The lawsuit also said Zoom blamed users for a series of Zoom bombings even though the problem was due to Zoom’s security deficiencies. Zoom could have limited meeting interruptions by unauthorized participants with “relatively simple technical fixes … for example, making it easy for hosts to cancel a meeting and / or eject a zoom bomber with the push of a button, default setting of screen sharing control, or implement stronger meeting security protocols (admission of attendees), such as identity verification or unique access codes for meetings, “the lawsuit says.
“As early as March 20, 2020, Zoom admitted that their product had a problem with Zoombombing. However, instead of changing the security protocols and default features, Zoom turned its back on its users, claiming they were to blame. of his inability to use the program correctly, “said the complaint.
The settlement “requires Zoom not to reintegrate the Facebook SDK for iOS into Zoom meetings for one year” and to ask Facebook to “remove any US user data obtained from the SDK.” The security and transparency changes that Zoom agreed to also include the following:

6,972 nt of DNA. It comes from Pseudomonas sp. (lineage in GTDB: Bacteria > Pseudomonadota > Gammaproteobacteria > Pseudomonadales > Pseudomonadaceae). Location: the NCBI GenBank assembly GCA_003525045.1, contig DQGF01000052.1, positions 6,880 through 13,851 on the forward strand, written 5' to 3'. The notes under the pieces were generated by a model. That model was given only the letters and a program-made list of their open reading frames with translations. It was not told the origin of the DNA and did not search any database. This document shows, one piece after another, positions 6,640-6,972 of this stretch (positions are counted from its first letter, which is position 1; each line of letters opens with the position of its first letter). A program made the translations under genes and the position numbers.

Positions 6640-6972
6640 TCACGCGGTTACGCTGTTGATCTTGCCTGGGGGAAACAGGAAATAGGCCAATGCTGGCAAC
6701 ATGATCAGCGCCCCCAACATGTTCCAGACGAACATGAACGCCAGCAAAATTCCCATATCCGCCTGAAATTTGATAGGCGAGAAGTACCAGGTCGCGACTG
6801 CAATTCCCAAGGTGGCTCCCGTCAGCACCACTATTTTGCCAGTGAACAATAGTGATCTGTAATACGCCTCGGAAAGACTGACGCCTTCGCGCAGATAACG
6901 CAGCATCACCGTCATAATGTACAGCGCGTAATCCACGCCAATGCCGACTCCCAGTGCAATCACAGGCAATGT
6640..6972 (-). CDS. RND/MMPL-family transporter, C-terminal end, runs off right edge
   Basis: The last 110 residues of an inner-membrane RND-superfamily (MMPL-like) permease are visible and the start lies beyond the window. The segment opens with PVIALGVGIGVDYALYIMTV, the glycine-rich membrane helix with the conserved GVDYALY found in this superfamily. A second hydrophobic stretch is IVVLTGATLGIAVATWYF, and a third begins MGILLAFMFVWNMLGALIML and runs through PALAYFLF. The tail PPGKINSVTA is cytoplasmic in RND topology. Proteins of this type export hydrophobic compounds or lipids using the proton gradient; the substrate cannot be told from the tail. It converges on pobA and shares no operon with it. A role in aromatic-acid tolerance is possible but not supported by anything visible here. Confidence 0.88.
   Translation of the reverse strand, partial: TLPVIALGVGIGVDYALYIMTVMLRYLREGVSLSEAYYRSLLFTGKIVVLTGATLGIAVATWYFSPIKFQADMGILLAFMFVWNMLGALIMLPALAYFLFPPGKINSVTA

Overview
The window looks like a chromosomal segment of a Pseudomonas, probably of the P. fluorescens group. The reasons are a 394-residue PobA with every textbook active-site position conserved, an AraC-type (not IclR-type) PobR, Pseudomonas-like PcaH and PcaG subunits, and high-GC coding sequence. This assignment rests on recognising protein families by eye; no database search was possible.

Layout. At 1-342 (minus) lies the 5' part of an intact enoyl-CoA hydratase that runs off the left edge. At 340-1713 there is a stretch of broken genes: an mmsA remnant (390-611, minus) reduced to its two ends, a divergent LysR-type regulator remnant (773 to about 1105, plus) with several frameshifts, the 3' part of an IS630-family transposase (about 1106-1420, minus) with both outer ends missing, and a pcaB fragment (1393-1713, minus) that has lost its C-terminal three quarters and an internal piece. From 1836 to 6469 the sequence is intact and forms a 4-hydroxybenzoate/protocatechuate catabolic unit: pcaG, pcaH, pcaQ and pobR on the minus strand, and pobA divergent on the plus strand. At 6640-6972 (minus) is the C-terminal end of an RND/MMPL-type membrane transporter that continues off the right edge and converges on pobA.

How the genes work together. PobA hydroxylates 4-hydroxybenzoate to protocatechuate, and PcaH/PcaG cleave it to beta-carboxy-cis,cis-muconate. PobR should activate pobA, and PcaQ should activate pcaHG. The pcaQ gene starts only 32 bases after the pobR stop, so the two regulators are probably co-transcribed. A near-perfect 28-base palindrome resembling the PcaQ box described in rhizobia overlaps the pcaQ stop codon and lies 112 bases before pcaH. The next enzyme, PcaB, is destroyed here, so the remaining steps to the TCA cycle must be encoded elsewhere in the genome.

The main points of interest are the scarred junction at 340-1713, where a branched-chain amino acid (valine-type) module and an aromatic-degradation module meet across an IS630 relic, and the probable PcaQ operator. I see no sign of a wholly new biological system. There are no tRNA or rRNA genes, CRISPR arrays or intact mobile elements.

- Develop and maintain, for at least three years, documented protocols and procedures to support third-party applications for dissemination to users through the Zoom Marketplace.
- Develop and maintain a user assistance ticket system for internal monitoring and communication with users about reports of meeting interruptions.
- Develop and maintain a documented process for communicating with law enforcement about meeting disruptions involving illegal content, including staff dedicated to reporting serial meeting disruptions to law enforcement.
- Develop and maintain security features such as attendee waiting rooms, meeting suspension button, and country-specific user lockout for a minimum of three years.
Zoom would be needed “to better educate users on the security features available to protect meeting security and privacy, through dedicated space on the Zoom website and banner notifications.” The Zoom website will also need to include “centralized information and links for parents whose children are using K-12 accounts provided by the school.”
After the deal was announced, Zoom gave the media a statement admitting no wrongdoing. “The privacy and security of our users are Zoom’s top priorities, and we take seriously the trust our users place in us,” said Zoom. “We are proud of the advancements we have made on our platform and look forward to continuing to innovate with privacy and security at the forefront.”